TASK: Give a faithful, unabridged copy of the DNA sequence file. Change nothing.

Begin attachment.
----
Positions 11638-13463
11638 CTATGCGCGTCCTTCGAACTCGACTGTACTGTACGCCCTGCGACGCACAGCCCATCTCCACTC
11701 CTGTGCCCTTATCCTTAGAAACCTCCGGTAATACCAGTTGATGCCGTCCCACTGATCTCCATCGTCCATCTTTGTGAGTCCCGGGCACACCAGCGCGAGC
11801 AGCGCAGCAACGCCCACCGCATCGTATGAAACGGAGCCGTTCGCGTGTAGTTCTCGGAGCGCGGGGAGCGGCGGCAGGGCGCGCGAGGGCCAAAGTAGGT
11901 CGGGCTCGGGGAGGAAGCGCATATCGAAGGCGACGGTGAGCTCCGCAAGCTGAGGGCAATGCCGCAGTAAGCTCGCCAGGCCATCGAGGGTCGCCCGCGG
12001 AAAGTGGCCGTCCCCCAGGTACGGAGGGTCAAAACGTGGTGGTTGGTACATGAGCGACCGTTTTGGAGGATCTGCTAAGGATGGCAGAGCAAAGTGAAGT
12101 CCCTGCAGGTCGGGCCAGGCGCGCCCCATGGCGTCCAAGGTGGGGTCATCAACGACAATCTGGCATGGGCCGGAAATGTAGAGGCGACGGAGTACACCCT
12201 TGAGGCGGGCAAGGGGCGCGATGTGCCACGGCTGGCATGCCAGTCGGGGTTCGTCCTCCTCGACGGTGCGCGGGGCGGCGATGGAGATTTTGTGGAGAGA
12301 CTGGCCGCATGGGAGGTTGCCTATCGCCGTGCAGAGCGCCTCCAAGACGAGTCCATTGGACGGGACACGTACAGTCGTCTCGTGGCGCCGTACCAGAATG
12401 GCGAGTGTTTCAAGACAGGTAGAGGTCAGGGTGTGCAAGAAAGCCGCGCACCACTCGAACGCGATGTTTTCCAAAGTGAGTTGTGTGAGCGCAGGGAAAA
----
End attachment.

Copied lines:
Positions 11638-13463
11638 CTATGCGCGTCCTTCGAACTCGACTGTACTGTACGCCCTGCGACGCACAGCCCATCTCCACTC
11701 CTGTGCCCTTATCCTTAGAAACCTCCGGTAATACCAGTTGATGCCGTCCCACTGATCTCCATCGTCCATCTTTGTGAGTCCCGGGCACACCAGCGCGAGC
11801 AGCGCAGCAACGCCCACCGCATCGTATGAAACGGAGCCGTTCGCGTGTAGTTCTCGGAGCGCGGGGAGCGGCGGCAGGGCGCGCGAGGGCCAAAGTAGGT
11901 CGGGCTCGGGGAGGAAGCGCATATCGAAGGCGACGGTGAGCTCCGCAAGCTGAGGGCAATGCCGCAGTAAGCTCGCCAGGCCATCGAGGGTCGCCCGCGG
12001 AAAGTGGCCGTCCCCCAGGTACGGAGGGTCAAAACGTGGTGGTTGGTACATGAGCGACCGTTTTGGAGGATCTGCTAAGGATGGCAGAGCAAAGTGAAGT
12101 CCCTGCAGGTCGGGCCAGGCGCGCCCCATGGCGTCCAAGGTGGGGTCATCAACGACAATCTGGCATGGGCCGGAAATGTAGAGGCGACGGAGTACACCCT
12201 TGAGGCGGGCAAGGGGCGCGATGTGCCACGGCTGGCATGCCAGTCGGGGTTCGTCCTCCTCGACGGTGCGCGGGGCGGCGATGGAGATTTTGTGGAGAGA
12301 CTGGCCGCATGGGAGGTTGCCTATCGCCGTGCAGAGCGCCTCCAAGACGAGTCCATTGGACGGGACACGTACAGTCGTCTCGTGGCGCCGTACCAGAATG
12401 GCGAGTGTTTCAAGACAGGTAGAGGTCAGGGTGTGCAAGAAAGCCGCGCACCACTCGAACGCGATGTTTTCCAAAGTGAGTTGTGTGAGCGCAGGGAAAA